Ask the kids what happens to a pot of water sitting on a cold stove. Nothing much. What happens when you turn the heat on? The water approaches its boiling point and turns to gas. Where does the gas go? It escapes as steam. If you have a Bunsen burner, a hot plate, or a camp stove you could boil water and demonstrate this to the class as you discuss it. What would happen if you screwed the lid on tight? Increasing temperature and pressure within the pot would eventually cause it to blow up, spraying scalding water all over!
Ask the students what they know about the different states a substance can have: gas, liquid, solid. See what they know about water's three states: gaseous water, liquid water, and ice. Can they describe what happens to water when its temperature goes from -1 to +1 degrees C. (31 to 33 degrees F.)? From 99 to 101 degrees C. (211 to 213 degrees F.)?
Hold up a rock. Ask the class if it will melt. Yes, at a high enough temperature it would. After all, the rock at Craters was once liquid. Will it turn to gas? In laboratory conditions under ultra-high temperatures its mineral parts would vaporize. But in nature the rock would not "boil" or reach its vapor point to any significant measure.
Part 2 - Alka-Seltzer and Balloon Experiment
Now it's time to let the students see for themselves the effects of gas and pressure. Go outside and give each of the students (or groups of 2-3 students)a small balloon and one or more Alka-seltzer tablets (you will need to experiment Beforehand to see how much water and how many tablets result in the desired effects with your particular type of balloons).
Have the students first break up an Alka-seltzer tablet and stuff the pieces into the neck of a balloon. Then add a little water and quickly tie off the neck. They will see the balloon expand as the gas within the tablet is released, similar to expanding gas in rising lava. Some kids could experiment with more than one tablet and varying amounts of water in the balloon. You could also let students repeat the film canister experiment you did at the beginning of the lesson.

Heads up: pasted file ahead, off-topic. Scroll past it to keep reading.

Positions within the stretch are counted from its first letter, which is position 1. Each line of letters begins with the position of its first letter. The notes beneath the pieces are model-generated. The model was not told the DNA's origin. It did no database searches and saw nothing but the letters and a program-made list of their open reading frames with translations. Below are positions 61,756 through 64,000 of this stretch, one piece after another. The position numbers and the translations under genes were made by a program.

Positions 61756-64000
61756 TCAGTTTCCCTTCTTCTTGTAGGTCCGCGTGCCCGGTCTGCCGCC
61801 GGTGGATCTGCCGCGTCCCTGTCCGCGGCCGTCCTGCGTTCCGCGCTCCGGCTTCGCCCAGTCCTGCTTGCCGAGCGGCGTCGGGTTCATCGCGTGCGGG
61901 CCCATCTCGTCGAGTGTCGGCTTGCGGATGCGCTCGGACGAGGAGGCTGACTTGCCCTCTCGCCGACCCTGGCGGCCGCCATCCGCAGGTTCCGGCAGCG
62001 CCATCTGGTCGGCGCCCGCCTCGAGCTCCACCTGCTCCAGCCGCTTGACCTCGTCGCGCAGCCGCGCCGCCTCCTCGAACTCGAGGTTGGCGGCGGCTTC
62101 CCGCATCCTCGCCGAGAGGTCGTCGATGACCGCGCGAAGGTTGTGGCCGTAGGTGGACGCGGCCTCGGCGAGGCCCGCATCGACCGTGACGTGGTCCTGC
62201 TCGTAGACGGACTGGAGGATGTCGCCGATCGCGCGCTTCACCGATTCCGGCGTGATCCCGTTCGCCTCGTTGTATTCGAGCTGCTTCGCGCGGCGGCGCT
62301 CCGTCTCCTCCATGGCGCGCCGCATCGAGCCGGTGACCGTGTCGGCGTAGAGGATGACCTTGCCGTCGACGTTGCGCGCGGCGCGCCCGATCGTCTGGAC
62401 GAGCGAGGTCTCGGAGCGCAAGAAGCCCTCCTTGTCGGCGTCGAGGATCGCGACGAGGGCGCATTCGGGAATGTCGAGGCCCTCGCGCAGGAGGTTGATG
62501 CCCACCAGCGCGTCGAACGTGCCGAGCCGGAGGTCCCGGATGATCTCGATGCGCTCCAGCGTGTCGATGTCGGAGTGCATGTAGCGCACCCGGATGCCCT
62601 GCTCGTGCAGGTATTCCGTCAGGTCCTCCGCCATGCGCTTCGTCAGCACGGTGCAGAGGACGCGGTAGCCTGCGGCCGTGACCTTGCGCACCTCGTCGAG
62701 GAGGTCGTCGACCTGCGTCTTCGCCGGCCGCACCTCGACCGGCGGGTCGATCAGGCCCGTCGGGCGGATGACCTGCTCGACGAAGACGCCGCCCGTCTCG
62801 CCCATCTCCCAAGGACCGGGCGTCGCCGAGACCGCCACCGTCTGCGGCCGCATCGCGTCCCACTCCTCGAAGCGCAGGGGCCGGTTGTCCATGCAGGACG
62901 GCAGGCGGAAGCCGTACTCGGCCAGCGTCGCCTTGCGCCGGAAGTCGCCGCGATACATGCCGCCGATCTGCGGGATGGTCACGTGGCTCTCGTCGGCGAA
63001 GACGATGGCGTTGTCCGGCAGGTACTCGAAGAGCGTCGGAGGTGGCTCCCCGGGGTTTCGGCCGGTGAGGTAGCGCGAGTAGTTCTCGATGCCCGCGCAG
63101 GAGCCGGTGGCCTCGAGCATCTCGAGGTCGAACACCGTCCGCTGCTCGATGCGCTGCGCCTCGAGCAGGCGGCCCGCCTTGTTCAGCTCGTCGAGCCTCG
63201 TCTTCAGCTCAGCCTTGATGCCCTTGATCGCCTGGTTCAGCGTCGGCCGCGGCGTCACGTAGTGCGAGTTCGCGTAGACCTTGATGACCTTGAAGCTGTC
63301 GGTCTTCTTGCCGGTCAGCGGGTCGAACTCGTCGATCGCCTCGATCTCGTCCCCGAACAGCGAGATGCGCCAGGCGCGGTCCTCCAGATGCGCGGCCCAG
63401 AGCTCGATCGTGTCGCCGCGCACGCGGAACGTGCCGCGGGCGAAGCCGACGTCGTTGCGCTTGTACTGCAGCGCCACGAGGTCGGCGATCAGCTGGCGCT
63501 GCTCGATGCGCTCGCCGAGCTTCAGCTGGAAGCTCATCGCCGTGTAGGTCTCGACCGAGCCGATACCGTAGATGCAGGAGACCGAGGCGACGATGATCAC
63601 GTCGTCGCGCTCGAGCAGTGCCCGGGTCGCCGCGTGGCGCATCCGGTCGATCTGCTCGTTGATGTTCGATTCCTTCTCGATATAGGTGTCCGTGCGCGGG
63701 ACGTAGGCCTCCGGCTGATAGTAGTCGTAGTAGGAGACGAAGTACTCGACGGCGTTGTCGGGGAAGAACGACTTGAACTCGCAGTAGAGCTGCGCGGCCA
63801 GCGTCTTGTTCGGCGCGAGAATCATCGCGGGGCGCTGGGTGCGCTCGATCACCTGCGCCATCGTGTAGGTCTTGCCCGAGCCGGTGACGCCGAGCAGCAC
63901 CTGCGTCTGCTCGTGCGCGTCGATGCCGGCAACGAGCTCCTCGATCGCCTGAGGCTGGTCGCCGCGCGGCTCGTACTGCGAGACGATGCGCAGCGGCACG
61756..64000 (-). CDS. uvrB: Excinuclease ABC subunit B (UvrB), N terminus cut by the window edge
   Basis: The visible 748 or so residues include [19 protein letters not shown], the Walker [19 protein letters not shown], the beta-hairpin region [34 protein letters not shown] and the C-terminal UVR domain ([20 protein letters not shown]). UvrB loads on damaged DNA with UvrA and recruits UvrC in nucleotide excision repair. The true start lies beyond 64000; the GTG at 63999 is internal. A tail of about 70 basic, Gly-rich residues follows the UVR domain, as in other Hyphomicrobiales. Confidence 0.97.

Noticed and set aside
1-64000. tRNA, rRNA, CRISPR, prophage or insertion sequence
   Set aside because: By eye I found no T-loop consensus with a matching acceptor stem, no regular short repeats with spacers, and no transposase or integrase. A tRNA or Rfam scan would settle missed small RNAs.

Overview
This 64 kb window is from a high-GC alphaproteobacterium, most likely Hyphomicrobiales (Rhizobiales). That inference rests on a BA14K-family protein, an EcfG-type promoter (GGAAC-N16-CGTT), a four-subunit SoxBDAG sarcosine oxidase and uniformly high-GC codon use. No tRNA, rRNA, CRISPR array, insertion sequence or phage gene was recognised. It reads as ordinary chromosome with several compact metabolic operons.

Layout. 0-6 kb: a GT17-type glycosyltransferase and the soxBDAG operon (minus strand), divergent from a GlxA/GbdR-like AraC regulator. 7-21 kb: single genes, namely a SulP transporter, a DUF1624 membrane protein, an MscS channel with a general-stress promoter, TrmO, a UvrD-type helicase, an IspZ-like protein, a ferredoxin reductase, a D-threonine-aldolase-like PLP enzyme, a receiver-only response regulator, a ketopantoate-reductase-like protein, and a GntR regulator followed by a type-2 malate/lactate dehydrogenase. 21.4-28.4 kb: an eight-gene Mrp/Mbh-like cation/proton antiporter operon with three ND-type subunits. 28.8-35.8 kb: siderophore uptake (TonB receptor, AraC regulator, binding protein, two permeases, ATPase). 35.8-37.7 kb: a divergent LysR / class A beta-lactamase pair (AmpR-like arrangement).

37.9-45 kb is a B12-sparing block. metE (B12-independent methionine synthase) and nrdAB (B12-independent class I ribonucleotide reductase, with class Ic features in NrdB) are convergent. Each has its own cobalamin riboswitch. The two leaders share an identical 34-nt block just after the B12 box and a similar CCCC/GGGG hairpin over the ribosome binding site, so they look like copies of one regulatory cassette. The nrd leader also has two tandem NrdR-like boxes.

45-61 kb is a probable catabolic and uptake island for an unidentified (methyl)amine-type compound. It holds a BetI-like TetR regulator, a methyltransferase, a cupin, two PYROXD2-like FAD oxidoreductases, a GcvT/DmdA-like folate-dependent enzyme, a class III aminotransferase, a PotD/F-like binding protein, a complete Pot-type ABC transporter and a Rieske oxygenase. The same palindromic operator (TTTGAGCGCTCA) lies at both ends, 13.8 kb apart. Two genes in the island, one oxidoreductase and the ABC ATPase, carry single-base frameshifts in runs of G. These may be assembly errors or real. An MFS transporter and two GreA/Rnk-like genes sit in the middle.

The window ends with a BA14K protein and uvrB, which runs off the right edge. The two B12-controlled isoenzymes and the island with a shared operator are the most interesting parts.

Part 3 - Viscosity Study
Place two lines on your smooth surface, labeling them A and B (see figure 1). You will measure the time it takes your liquids to go from A to B when the flat surface is held on an incline. Test each substance at different temperatures. For example, you could set one jar of honey in the sun or over a heating duct and another in a refrigerator until ready to do the experiment. Number the viscosities from least viscous (most runny) to most viscous (thickest) with "I" being the least viscous.
Using the following table, record the viscosity experiment data as a class or in small groups. Pretend that your liquids are actually different lavas at varying temperatures. Record whether your liquid contained lots of silica (high viscosity) or little silica (low viscosity).
How did temperature affect viscosity? Did your warm honey or molasses cool noticeably as it slid down the surface? If so, did it look different at the bottom than it did at the top? Did any of your materials get that ropy, pahoehoe look? If you used a refrigerator and had more time would any of your sugar-containing liquids crystallize and become like jagged aa lava?
Last updated: February 28, 2015